.stubborn like glitter
by Ipshita Kumar, a risk management consultant by day, and a try-hard at life by night.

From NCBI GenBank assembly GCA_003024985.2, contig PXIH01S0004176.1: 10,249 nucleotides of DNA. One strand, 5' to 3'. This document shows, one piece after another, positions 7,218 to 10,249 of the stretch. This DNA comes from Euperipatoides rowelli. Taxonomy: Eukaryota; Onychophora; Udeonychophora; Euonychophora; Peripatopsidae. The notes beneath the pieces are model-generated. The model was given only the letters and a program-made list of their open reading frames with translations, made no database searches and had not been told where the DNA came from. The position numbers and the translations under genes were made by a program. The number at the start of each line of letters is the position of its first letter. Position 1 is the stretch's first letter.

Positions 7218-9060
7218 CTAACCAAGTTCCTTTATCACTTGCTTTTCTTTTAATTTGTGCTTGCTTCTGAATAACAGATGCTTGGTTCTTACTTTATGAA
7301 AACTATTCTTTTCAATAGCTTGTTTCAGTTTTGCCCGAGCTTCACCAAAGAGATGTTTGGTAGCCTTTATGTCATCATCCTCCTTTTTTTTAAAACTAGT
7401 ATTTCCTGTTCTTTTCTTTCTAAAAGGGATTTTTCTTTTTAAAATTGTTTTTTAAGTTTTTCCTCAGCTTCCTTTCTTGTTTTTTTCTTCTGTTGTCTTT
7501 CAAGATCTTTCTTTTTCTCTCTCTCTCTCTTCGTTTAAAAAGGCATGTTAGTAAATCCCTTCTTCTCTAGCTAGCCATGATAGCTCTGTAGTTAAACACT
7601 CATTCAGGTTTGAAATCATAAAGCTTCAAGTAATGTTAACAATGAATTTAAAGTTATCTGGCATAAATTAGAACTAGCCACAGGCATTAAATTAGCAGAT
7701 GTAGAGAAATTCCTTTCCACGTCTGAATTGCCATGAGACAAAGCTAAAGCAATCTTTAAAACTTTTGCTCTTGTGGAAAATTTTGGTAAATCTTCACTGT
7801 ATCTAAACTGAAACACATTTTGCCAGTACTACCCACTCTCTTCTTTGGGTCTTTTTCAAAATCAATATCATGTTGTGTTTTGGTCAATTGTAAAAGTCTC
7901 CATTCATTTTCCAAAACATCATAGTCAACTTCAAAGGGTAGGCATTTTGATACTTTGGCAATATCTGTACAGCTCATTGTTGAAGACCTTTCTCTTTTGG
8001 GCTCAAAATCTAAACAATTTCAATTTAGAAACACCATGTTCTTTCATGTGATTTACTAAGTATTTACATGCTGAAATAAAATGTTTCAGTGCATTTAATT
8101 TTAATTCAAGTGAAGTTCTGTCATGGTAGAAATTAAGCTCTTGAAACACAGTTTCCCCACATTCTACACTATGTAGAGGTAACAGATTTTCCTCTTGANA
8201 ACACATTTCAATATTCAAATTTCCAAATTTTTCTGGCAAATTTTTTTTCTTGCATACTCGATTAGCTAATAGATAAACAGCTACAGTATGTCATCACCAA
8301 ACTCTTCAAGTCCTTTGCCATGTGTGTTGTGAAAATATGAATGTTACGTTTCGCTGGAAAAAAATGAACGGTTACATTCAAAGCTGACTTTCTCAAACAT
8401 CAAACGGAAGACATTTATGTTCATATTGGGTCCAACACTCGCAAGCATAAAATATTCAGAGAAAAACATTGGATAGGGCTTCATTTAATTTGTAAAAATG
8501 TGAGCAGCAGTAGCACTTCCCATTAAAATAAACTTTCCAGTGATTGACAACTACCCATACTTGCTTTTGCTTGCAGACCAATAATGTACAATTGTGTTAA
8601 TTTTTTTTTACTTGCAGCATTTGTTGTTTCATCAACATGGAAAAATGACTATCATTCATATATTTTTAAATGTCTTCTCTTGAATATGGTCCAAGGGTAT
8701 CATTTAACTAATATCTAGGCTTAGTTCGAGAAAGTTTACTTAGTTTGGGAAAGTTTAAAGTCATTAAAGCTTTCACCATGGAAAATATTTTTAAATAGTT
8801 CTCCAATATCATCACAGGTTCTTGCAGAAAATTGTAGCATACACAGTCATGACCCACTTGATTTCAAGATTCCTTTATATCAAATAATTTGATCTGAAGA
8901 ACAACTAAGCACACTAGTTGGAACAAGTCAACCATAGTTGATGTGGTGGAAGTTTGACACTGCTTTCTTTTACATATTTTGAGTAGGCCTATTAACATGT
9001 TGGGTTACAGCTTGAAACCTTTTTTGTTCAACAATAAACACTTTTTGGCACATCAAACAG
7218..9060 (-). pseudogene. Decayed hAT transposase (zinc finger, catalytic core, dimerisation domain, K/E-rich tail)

I think six is the best age. You're not 9, you don't have to impress your friends, and you're not four, you don't have to impress adults. Growing up is knowing you can be happy and bitter at the same time. Happy with yourself, what you know, where you're going. A proper lesson is to not get bogged down if you don't reach a certain goal as you had planned it. That will happen a LOT. Depending upon the synchronicity of linking happiness to the accomplishment of goals tends to backfire. Having goals is like riding a bicycle. You've got to have a momentum. Working towards those goals is like pedaling. You do it continuously and consciously, but after a point in time, it translates to an involuntary action. The happiness experienced is parallel to this action. You aren't happy that you're pedaling, you're happy that you're moving. The distance travelled, the awareness of the wind and nature and joyful rush from the sights and sounds of life - are just byproducts of your effort. Does that make sense? If you apply everything that you've ever believed in or hoped to believe in and it falls over of course you question every microstep you've taken. But you also get to adopt or discard absolutely new theories and opinions.